• Backward Links and Effects – mining and construction
    • Forward Links and Effects – warehousing, transportation, wholesale and retail trade of finished goods
  • R&D, through the innovation process, boosts overall productivity growth
  • Creates export opportunities and drives foreign reserves, creates a balance of trade
  • Drives strong wages and a higher standard of living
slide8

Importance of Manufacturing (Contd.)

The Role of Manufacturing

slide9

Key To Economic Development

Nigeria and Africa

  • What is the Key to Economic Development?
  • Economic Growth – the generation of income and profits for Nigerian Companies
  • Adding value to Nigeria’s vast physical and human resources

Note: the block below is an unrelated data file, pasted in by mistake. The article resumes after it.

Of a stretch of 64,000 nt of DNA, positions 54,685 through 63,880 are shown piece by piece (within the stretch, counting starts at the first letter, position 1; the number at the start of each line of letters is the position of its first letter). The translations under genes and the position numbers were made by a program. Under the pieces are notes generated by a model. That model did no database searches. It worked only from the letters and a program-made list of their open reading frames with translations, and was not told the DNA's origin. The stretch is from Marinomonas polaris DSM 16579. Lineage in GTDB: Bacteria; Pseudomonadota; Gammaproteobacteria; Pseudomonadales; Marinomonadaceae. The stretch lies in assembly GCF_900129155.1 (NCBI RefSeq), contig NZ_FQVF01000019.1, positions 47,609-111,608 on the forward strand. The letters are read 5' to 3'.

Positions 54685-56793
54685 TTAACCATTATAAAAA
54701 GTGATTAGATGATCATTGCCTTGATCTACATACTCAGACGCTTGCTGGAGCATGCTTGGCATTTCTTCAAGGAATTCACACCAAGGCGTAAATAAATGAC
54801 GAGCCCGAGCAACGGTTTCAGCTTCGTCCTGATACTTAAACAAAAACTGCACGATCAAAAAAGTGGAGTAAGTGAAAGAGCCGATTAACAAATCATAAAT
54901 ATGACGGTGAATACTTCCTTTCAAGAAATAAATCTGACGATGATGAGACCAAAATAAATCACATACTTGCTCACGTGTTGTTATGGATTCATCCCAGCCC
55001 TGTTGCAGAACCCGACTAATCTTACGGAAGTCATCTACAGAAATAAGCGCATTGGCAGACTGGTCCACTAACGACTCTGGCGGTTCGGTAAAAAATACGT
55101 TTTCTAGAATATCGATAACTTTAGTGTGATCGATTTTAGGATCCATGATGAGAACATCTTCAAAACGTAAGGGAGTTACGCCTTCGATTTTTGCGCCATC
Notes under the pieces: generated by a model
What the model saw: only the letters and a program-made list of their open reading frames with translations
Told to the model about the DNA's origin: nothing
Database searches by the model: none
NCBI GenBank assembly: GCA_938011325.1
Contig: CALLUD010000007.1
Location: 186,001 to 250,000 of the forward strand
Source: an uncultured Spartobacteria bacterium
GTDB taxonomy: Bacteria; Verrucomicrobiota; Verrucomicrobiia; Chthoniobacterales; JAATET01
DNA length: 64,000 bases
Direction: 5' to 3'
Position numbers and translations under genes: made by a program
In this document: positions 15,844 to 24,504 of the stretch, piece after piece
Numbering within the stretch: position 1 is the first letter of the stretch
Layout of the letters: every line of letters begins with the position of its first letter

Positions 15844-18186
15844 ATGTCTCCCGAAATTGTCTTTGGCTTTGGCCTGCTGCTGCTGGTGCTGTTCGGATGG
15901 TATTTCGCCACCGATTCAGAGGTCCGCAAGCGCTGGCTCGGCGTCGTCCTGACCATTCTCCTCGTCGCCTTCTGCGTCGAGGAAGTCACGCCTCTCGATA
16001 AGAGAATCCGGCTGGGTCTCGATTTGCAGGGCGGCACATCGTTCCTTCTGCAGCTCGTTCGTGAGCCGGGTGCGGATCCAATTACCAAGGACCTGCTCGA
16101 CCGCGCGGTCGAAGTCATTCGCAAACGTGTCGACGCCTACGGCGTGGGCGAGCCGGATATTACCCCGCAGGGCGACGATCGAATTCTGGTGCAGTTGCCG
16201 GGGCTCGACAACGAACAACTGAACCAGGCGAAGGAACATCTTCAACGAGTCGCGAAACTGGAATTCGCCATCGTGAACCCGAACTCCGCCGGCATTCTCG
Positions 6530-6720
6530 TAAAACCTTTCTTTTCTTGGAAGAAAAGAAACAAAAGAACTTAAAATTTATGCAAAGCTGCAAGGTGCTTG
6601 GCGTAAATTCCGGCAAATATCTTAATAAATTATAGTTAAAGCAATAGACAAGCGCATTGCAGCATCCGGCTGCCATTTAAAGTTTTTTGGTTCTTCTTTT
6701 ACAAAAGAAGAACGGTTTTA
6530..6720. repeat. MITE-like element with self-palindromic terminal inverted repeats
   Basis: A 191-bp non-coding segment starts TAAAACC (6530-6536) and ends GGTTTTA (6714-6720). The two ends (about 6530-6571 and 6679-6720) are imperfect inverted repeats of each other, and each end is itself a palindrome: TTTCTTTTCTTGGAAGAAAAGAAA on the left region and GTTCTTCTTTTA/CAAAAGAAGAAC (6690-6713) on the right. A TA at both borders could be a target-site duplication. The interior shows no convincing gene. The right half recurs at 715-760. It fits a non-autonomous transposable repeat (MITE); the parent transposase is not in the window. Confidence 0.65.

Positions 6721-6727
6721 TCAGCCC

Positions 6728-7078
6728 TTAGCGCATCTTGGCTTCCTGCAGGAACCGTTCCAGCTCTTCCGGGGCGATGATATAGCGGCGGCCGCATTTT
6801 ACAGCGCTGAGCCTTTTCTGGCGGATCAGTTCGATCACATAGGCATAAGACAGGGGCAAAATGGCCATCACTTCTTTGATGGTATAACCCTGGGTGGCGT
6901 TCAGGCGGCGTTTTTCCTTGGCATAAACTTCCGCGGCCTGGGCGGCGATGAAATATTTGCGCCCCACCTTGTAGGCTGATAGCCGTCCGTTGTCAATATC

• One Key Sustainable Source of Economic Growth?
  • Manufacturing – will enhance Nigeria and Africa’s competiveness in the global market place
  • Can Economic Development be Achieved in Emerging Markets?
  • Yes – China, Japan, India, Brazil
  • What Must We Do?
  • We must STOP exporting resources ONLY after zero to minimal processing
  • We must break into export markets
  • We must move from local monopolies to the “PRODUCTIVITY” escalator
  • Attract foreign investment to bring export infrastructure up to global standards
  • Governments must negotiate trade preferences for Africa (via a vis US, EU, Asia schemes)
slide10

State of Manufacturing

Africa

With only a few exceptions, Manufacturing plays a minor role in Africa’s economy

Limited to small firms and simple products – baked goods, apparel, basic furniture

Why is this?

An uncertain macroeconomic environment

Excessive regulations – acting as a BRAKE on growth

Poverty – skews domestic demand towards BASIC necessities